questionsonce again, any suggestions or comments about…

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I'm a fan of Maximum PC's reviews. As a result of their advice, I started using Kaspersky years ago after a bad Norton experience. I've been very happy with Kaspersky since. Maximum PC's current newstand issue (Holiday 2011) reviews 10 products and gives Norton their "Kick Ass" reward (they liked it last year too). They do not review Microsoft Security Essentials this issue, but I've heard good things and I use it on my netbooks (and it's free). I hear Windows8 will include built in malware protection.

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I run Panda Cloud AV ... it has a very small footprint and runs in the background. I dont have problems with viruses so its the only thing I use but maybe would be great as a secondary check which is probably a good idea anyway. Oh and its free btw...

http://www.cloudantivirus.com/en/

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I use Avira and have no problems and I torrent alot. If there is something in the download that shouldn't be it catches it and tells me. Runs very minimal memory and it's almost invisible.
Best part, it's free.

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I know you mentioned moving away from Symantec's Norton, but the Norton AntiVirus tool (the later releases in the last couple of years) are really quite excellent. If you go for the AntiVirus tool alone (not the internet security) you'll find that it's quite diligent at keeping pc's protected without causing conflicts. Often I find that the Internet Security tool, which includes antivirus, plus other utilities is much more intrusive and has higher potential for conflicts.

The new Symantec AntiVirus is great, I recommend it if you're looking for something light and comprehensive.

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@nortonsark: Yep, I am familiar with Windows 8. Because it is intended to be a web-connected O/S with lots of background "cloud" interaction the firewall and AV hooks are built in as close to the hardware layer as possible.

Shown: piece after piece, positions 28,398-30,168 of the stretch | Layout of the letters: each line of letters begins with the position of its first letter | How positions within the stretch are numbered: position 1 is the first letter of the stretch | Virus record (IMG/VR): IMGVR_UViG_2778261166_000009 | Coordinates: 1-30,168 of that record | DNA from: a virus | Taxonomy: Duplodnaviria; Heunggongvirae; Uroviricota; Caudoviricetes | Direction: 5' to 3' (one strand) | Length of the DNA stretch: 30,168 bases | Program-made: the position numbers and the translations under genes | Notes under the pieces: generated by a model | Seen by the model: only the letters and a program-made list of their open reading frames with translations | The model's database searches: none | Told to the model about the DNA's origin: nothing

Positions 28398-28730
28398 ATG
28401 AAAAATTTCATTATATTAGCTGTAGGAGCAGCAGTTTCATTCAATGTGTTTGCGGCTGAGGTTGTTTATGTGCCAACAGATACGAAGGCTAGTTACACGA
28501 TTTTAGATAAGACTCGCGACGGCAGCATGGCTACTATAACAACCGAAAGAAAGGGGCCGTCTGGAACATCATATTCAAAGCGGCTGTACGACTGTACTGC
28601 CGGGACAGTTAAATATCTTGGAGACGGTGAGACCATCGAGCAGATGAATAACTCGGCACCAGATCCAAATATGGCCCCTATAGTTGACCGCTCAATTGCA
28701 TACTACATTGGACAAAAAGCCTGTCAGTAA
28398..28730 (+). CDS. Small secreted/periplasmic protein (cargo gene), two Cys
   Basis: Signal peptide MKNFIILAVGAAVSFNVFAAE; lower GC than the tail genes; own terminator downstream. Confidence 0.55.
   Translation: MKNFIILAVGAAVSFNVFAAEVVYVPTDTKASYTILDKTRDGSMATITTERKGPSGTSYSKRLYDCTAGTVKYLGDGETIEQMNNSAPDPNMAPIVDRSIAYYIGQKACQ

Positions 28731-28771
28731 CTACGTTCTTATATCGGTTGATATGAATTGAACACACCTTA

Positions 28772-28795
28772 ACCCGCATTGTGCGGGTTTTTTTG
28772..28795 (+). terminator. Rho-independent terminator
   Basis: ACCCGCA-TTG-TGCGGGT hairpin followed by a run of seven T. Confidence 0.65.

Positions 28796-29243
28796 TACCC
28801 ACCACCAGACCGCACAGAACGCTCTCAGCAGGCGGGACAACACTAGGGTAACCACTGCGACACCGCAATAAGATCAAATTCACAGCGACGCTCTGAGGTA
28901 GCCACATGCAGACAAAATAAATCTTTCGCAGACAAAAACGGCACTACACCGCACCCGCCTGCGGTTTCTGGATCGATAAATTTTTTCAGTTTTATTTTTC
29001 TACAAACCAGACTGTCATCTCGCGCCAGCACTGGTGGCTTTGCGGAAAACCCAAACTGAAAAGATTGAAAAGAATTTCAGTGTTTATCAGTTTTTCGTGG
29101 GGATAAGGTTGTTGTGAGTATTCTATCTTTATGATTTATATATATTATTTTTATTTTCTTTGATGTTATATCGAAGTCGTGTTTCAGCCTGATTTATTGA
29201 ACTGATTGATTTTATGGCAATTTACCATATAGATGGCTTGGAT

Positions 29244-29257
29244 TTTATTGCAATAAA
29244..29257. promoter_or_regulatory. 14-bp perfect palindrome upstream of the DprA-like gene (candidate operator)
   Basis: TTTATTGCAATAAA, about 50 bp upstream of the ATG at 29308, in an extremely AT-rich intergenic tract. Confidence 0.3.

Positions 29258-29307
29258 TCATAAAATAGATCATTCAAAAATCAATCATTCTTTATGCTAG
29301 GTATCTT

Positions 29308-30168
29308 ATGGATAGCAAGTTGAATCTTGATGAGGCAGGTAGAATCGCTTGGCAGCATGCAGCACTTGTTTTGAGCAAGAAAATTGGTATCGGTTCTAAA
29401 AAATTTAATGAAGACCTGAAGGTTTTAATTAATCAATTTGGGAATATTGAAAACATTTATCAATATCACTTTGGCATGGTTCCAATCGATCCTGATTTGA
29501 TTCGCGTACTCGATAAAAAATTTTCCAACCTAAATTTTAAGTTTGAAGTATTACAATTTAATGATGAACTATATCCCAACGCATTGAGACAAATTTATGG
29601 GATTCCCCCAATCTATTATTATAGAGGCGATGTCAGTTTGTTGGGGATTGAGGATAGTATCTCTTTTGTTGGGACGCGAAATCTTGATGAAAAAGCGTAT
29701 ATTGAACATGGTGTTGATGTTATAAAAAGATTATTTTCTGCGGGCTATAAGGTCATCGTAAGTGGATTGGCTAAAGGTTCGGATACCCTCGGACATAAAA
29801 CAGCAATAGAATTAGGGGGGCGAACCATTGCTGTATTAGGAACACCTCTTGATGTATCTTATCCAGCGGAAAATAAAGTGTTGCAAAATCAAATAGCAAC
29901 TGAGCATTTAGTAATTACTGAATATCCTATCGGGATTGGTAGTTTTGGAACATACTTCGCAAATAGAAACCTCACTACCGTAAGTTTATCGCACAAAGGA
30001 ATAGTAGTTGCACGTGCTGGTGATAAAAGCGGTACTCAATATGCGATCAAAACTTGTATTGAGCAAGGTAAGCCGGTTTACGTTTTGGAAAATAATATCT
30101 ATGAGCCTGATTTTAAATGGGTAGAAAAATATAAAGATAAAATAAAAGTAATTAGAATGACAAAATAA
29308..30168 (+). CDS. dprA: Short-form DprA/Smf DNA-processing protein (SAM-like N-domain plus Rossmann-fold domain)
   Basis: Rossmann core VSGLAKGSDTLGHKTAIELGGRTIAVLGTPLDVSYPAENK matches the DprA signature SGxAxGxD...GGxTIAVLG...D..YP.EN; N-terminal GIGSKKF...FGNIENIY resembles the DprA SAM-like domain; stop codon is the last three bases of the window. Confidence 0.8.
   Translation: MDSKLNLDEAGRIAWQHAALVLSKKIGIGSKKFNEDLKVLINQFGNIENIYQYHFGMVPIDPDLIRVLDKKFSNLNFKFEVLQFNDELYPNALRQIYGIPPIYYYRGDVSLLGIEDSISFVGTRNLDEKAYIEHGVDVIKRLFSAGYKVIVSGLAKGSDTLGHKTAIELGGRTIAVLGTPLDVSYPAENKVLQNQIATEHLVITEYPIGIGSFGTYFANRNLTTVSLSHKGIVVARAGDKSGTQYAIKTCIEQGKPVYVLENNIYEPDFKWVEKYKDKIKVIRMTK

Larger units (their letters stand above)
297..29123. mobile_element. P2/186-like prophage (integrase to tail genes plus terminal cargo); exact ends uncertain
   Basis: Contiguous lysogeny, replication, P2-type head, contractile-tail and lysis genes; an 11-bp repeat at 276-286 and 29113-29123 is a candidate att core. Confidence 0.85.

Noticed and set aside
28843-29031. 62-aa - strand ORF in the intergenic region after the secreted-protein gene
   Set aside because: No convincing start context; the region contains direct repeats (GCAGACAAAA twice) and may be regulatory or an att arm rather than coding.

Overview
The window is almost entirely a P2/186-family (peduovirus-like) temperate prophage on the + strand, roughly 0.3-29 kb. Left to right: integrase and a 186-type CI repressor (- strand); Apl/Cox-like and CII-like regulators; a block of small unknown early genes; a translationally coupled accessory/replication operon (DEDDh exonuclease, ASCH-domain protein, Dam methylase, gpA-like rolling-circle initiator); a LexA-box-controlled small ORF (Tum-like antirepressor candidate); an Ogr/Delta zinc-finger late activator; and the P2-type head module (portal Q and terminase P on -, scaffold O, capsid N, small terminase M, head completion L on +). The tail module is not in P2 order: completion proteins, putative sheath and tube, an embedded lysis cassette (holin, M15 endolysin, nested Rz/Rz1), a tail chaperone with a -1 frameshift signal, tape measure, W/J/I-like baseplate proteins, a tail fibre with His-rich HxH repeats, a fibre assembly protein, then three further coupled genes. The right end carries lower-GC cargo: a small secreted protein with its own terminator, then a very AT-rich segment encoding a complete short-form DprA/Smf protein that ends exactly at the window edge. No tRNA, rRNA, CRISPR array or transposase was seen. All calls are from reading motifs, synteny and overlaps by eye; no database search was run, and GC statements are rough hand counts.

The intention is that any data or code is sandboxed/walled off from every other application unless it goes through an explicit validation step. Doesn't matter if the action is via the web, local network or installed apps.

We'll see how the final implementation works, but I give it thumbs up for security so far. Not as thrilled with Metro, but I can see its utility on small form displays.

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@hunter306: Yeah, the Internet Security bloat was the big issue. It literally loaded the machines so badly they became almost unusable. This was at a time when dual-core machines were more expensive. I hated telling family they should spend $800 for a machine powerful enough to run a real-time antivirus good enough to protect them from themselves.

Instead I hunted for the best replacement and found several I could recommend in AVG, Avast and Avira. Antivir was actually too aggressive back then so we used Avast for several years before switching to Vipre.

Then removing Symantec's ISC was a chore. {whew!}

Glad to hear it has improved, but real-time active protection, web-scanning and active firewall are almost required with my ditzy family. If they had to pay for my time fixing their mistakes, they might realize how careless they have been.